Kelani Ganga: The Sacred River
The Kelani Ganga is not just a river. He has a holiness beyond humanity. The river is closely linked to Sinhalese Buddhist culture and religion, especially to the people of the area known as the Kelani Valley.
This stems mainly from the fact that the Kelani Ganga is associated with two of the most revered Buddhist shrines, Sri Pada (Adam’s Peak) and the Kelani Raja Maha Vihara, trodden by the Buddha on his third visit to the country. It is said that he bathed in the Kelani Ganga before stepping on the ground where the temple of Kelaniya now stands. He also left his mark on the top of the Sri Pada mountain where the river gushes out, at the invitation of the god Sumana Saman.
People consider it a sacred river and its water is revered by them. When we look at the river today, holiness cannot be seen. The water is blanketed in toxic foam caused by industrial waste and sewage from Colombo and other cities, chemical waste from manufacturing plants, and plastic waste. The purified water from this sacred river provides three quarters of Colombo’s water needs.
The most wonderful thing is that even today many people wade through the polluted waters and bathe in the river. The women wash their bundle of laundry by the river while the children bathe in the water, which threatens their health.
Although the 145 km long Kelani Ganga is not the longest river on the island, it is important as the main river flowing through Colombo to the Indian Ocean. The Kelani Ganga begins its journey to the sea in the cloud forests of the Sri Pada mountain range and flows east through Maskeliya, Laxapana, Kitulgala, Karawanella, Hanwella, Kaduwela, Kelaniya and out to the ocean just north of Colombo.
At Maskeliya it starts as a small stream and widens to create a magnificent waterfall at Laxapana – the eighth highest in the country. In the upper reaches, several large hydro projects dam the river and supply hydroelectricity to the Ceylon Electricity Board.
Kitulgala, the wettest, most forested and most beautiful region of the Kelani Ganga, rose to worldwide fame in 1956 when it was used as a filming location for the Oscar-winning film, Bridge on the River Kwai. The film set included a real steam engine exploding above a life-size bridge straddling the Kelani Ganga just east of the town of Kitulgala. Some remnants of the concrete foundation and iron rods of the old bridge are still visible at the foot of the river bed.
Today, this section of the river in Kitulgala is a popular destination for foreign and local tourists for adventure and ecotourism such as rafting, hiking, nature trails and bird watching. The village community earns its living through tourism.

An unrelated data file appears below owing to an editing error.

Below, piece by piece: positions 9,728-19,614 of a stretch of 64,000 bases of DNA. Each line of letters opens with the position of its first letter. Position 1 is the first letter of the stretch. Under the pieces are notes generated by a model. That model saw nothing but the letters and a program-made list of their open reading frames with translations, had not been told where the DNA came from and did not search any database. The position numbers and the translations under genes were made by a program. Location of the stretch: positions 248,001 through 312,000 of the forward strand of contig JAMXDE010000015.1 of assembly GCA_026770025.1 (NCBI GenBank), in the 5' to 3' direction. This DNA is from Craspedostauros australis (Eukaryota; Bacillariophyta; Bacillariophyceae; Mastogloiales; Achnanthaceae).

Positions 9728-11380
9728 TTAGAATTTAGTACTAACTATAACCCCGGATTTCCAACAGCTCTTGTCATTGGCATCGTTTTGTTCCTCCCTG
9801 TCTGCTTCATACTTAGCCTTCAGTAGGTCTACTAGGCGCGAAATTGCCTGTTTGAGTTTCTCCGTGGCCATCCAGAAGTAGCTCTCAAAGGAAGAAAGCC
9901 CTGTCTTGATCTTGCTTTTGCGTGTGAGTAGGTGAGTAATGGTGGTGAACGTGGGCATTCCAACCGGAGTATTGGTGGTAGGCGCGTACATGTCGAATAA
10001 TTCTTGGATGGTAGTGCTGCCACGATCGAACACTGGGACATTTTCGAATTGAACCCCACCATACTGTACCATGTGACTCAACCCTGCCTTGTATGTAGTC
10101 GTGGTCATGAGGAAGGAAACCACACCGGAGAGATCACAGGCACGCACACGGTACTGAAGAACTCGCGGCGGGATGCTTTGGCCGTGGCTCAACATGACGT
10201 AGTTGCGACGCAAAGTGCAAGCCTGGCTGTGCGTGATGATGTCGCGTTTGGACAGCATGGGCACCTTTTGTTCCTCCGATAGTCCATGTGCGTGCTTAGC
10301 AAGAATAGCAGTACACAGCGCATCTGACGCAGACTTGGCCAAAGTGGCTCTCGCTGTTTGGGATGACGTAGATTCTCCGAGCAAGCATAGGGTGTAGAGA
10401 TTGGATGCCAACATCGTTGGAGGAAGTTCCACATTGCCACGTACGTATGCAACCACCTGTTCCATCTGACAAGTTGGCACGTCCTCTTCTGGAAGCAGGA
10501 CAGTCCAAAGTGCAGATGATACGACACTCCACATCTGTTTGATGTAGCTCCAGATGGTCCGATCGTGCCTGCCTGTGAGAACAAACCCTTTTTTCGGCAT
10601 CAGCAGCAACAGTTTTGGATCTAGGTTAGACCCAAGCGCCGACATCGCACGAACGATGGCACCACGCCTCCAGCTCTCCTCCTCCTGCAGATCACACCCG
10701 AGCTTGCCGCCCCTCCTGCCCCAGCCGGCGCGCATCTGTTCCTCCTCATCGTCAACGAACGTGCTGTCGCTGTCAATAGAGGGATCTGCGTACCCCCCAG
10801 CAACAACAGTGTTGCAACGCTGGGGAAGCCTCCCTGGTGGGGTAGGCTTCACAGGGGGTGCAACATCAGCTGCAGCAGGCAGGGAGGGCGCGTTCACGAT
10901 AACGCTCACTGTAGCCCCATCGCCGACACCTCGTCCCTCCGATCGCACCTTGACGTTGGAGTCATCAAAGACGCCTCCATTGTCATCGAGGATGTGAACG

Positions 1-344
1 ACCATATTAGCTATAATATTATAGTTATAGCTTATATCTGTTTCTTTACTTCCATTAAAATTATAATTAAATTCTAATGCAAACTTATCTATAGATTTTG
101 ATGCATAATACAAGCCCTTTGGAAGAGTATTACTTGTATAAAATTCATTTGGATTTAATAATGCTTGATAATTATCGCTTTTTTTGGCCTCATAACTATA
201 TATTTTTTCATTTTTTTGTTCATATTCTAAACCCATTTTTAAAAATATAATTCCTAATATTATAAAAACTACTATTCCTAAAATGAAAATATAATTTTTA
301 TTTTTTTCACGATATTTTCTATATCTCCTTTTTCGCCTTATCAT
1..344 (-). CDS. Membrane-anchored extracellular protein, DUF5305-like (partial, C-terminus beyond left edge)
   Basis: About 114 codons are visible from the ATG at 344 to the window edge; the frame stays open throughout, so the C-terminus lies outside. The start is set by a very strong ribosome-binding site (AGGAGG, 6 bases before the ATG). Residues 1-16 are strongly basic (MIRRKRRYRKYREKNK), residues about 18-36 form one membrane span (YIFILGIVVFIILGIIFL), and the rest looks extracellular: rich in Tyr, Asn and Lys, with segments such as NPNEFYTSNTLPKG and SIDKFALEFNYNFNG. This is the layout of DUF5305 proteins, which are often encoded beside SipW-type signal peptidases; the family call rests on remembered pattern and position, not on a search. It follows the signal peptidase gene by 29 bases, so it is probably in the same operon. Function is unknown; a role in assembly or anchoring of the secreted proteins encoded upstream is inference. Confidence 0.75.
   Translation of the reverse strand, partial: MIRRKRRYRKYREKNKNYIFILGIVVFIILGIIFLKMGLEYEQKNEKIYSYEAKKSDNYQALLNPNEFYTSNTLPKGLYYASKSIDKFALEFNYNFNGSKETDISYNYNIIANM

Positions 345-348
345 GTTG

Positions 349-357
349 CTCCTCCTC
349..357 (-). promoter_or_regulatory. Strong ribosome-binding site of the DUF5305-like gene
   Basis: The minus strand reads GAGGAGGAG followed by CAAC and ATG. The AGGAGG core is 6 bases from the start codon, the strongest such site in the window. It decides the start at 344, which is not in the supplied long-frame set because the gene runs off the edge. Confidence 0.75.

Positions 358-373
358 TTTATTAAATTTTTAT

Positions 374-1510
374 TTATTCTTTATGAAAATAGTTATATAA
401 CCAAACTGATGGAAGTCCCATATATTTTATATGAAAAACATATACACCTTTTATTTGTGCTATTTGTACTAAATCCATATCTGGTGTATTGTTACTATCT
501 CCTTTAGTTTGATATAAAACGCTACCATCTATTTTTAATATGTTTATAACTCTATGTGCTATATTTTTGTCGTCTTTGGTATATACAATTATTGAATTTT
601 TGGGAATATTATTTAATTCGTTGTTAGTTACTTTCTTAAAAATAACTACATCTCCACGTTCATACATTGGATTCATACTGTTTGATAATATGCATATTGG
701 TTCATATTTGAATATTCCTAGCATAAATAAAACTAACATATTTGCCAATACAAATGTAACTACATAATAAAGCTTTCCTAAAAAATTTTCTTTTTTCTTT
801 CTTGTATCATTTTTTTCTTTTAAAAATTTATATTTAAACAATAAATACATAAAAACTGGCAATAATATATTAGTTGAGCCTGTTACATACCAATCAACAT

Karawenella is another point that gives attraction to the Kelani Basin. A bridge was built over the Kelani Ganga connecting the Hatton-Avissawella highway. From this bridge, the eastern part of the Kelani Valley can be seen as far as Kitulgala.
As it descends towards Hanwella, the river widens and flows in a flat plain clearing the way for many bridges and ferries used by villagers to cross the river. Most of the villagers who live around the banks of the Kelani Ganga revere the Ranwala Deviyo, a human who had attained divine status in the minds of the villagers. Legend has it that he is supposed to protect the villagers around the Kelani Ganga of Ranwala in Kelaniya.
When I traveled along the banks of the Kelani Ganga from Hanwella to Kaduwela in 1998, I got a glimpse of sand mining being done exclusively by hand. From a moored barge, people dive into the riverbed, from where the sand is lifted up to the barge in a bucket. When the barge is full, it is brought to shore and the sand is unloaded by a separate team. Today, problems arise as the saline intrusion is enhanced by the deepening of the river caused by sand mining.
A few weeks ago, I witnessed a temporary dam built with sandbags on the Kelani Ganga adjoining the Ambatale sewage treatment plant to prevent seawater from infiltrating upstream of River.
I have traveled the length of this great river several times from the central highlands to Colombo, capturing the beauty and life of the people who live in the valley, who depend on it for food and shelter. In fact, these photographs tell the diverse story of the river.